- This image can be fixed up by doing these commands:
Either you can find this image by going to https://beagleboard.org/latest-images and downgrading your kernel by:
cd /opt/scripts/tools git pull sudo ./update_kernel.sh - sudo ./grow_partition.sh sudo reboot
You can listen to the image and kernel versioning on the imfatant/test page I listed earlier.
I think that person has an updated version of the image that you would put on your BBBlue via the application at etcher.io.
I also found something interesting that is needed on the imfatant/test page that I used:
cd /boot sudo nano uEnv.txt
Now...change your uEnv.txt file to fit this idea and take out the comment on this line if it is commented (take the hash mark out).
Put the hash mark where the 4-9 kernel was located...it will be located two lines down from where you took the hash mark out of that specific line.
Get this file, a device tree blob file (.dtb), from https://github.com/imfatant/test/blob/master/bin/am335x-boneblue.dtb.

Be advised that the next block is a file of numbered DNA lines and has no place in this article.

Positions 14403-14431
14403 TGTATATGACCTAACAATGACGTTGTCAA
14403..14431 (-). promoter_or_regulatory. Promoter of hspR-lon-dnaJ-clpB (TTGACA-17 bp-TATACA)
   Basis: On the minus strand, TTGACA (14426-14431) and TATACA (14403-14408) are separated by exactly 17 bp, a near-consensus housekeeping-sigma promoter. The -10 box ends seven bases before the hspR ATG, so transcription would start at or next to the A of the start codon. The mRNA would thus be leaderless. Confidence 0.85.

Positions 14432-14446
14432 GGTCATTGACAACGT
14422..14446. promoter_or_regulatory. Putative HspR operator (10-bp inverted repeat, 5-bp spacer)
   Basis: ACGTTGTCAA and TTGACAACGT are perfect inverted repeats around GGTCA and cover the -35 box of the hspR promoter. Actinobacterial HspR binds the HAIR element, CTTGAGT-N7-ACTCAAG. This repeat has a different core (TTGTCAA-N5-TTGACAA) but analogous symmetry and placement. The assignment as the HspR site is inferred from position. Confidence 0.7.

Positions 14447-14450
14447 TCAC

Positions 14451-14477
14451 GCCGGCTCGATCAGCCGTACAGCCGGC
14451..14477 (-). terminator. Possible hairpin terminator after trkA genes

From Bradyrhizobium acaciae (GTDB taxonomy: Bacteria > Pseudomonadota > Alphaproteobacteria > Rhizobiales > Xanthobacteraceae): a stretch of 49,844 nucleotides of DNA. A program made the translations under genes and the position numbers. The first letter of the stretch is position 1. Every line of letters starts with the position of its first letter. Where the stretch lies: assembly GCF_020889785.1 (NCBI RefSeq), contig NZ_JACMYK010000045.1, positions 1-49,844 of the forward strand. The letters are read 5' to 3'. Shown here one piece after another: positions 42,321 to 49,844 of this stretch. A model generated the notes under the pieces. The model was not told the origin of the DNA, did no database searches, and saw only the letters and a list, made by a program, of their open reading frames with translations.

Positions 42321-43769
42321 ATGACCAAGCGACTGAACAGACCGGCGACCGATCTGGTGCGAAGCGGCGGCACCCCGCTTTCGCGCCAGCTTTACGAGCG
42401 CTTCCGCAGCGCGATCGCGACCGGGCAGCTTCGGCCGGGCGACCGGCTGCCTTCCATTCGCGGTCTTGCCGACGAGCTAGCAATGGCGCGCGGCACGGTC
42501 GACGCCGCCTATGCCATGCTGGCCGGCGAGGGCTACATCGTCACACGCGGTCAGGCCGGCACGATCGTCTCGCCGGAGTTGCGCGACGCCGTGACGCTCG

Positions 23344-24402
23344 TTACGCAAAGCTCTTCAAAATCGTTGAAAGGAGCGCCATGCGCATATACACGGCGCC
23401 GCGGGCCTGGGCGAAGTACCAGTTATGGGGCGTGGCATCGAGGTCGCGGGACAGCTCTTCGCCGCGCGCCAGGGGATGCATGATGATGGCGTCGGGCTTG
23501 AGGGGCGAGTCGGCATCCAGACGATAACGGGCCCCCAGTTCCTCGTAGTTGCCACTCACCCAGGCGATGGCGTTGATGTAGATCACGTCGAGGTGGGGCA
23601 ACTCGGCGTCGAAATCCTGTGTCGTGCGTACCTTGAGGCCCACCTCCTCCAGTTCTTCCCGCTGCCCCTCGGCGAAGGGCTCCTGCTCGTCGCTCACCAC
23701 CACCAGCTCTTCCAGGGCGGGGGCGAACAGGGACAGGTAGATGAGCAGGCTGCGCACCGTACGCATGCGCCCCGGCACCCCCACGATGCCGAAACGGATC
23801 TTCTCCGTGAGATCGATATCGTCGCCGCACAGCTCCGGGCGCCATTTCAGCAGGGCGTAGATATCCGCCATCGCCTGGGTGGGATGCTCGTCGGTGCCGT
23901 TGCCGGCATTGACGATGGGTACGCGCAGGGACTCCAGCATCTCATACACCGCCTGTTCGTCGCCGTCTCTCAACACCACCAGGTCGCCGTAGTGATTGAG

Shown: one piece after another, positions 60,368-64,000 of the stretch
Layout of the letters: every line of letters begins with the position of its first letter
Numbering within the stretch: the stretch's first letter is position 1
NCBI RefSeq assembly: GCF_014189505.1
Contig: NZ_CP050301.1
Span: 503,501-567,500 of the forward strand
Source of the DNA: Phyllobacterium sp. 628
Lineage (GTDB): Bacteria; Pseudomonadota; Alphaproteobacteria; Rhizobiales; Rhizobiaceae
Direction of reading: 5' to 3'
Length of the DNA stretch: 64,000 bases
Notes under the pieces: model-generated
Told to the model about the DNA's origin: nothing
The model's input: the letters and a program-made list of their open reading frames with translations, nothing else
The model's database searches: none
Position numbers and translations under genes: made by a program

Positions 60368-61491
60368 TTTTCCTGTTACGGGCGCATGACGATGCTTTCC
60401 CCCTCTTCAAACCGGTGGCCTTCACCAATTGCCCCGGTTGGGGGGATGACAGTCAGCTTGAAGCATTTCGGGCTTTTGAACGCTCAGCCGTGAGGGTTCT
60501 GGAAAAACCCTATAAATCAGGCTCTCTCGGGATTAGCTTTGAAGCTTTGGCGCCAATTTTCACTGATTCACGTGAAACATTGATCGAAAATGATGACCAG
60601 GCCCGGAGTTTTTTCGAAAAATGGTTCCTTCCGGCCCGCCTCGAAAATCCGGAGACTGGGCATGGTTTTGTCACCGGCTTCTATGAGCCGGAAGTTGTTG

Or, you can get it here: https://github.com/imfatant/test/tree/master/bin.
Place this file here by using WinSCP, which can be found here: https://winscp.net/eng/index.php.
Add the.dtb file to your Linux Distro via PuTTY and WinSCP by dragging and dropping the file in your /home/debian directory.
Now... we just need to use the command sed to place this.dtb file where our.txt file will know to store it for use. Right-o! Here we go...
sudo sed -i 's/#dtb=/dtb=am335x-boneblue.dtb/g' /boot/uEnv.txt
Add this command to make sure you have your clock frequency set:
sudo sed -i 's/GOVERNOR="ondemand"/GOVERNOR="performance"/g' /etc/init.d/cpufrequtils
sudo apt update sudo apt dist-upgrade sudo apt install cpufrequtils git
Just for reference, you will most likely need to make loop after loop until these commands are satisfied. Oh and it will be a good example to look through the commands and find your best example.
Use this command to get your WiFi up and running:
connmanctl services Copy your "wifi_xxxxxxxx_xxxxx_managed_psk" print out on your agent on connect wifi_xxxxxxxxx_xxxxx_managed_psk Type your WiFi passphrase
Use this link to get your board up and running:
Be clam and clam on?